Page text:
Over the past two decades, the science of genomics has come of age and led to a new era of 'Omics'-based research.
This approach brings together genomics, proteomics and metabolomics to map the entire biological system, illuminating new pathways to better skin and hair science for years to come.
Informing P&G research
While the application of 'Omics' science has just begun, the far-reaching impact of its application across beauty and grooming is already informing P&G's research and the company claims it is taking its innovations across the category in new and different directions.
" 'Omics' science is already helping us resolve some of the most complex and intriguing puzzles that still exist in beauty and grooming,” said Dr Jim Thompson, associate director, Biotechnology and Systems Biology, P&G beauty.
“Each puzzle we solve is not only expanding what we know but opening up new and intriguing future possibilities - not only for us as research scientists but also for the skin and hair products we all use everyday."
The New Science of 'Omics'
Where once scientists could only measure one gene or protein at a time, the latest 'Omics' tools now allow them to monitor 9.4m gene changes and hundreds of protein expression changes or metabolites in a single experiment with these tools.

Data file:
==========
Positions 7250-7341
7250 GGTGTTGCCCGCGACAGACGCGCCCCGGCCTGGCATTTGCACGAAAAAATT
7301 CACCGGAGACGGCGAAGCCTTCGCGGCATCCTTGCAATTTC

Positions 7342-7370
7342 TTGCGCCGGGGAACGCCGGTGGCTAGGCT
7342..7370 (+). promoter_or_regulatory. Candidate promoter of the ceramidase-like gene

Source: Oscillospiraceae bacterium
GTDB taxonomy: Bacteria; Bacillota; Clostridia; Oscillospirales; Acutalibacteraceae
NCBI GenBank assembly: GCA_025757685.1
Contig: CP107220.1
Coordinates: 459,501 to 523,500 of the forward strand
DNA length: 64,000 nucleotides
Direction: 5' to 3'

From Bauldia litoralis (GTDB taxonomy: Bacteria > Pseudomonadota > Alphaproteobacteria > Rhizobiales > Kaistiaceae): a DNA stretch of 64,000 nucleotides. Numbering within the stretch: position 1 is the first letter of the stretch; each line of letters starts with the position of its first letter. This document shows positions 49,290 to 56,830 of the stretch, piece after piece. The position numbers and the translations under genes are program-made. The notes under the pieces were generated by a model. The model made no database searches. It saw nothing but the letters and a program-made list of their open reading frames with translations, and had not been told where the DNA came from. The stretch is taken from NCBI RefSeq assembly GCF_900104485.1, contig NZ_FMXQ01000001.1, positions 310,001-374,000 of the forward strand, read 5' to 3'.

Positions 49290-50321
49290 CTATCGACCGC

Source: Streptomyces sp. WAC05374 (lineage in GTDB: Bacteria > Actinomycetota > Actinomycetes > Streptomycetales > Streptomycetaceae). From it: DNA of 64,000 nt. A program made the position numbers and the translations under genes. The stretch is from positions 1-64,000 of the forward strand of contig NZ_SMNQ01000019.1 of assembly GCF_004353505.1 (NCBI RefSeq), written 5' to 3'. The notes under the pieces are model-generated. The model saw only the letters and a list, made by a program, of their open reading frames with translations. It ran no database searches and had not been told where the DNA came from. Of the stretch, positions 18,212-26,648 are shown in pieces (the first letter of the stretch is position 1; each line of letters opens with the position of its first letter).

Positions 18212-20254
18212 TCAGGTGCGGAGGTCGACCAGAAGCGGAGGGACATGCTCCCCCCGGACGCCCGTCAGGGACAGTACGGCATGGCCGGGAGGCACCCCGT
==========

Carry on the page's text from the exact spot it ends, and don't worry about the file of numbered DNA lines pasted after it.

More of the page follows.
- Genomics is the study of gene activity or 'expression' and describes how genes function, interact with one another and respond to environmental stimuli
- Proteomics studies proteins and the way they change as a result of gene activity
- And metabolomics, which studies how changes in genes and proteins impact biochemical processes within the cell.
"The 'Omics' revolution significantly changes the way we analyze, think about and experience beauty and grooming,” commented Dr Jay Tiesman, principal scientist, Global Biotechnology Division, P&G.
“It changes the rules of the game and gives us an unrivalled insight into the complete map of our biological processes, opening up possibilities that will help us solve the molecular puzzles of beauty and grooming science."
As it looks to extend its efforts in this area, the Ohio-based consumer goods giant recently partnered with the Institute for Systems Biology to bring deeper insights into skin biology, targeting aging issues as one of its key focus areas.
Beyond collaborations with external institutions, P&G says it has combined 'Omics' with advanced human skin cell models to identify solutions to help older skin appear more like younger skin, and is looking into the possibility of using the application to develop understandings of hair care.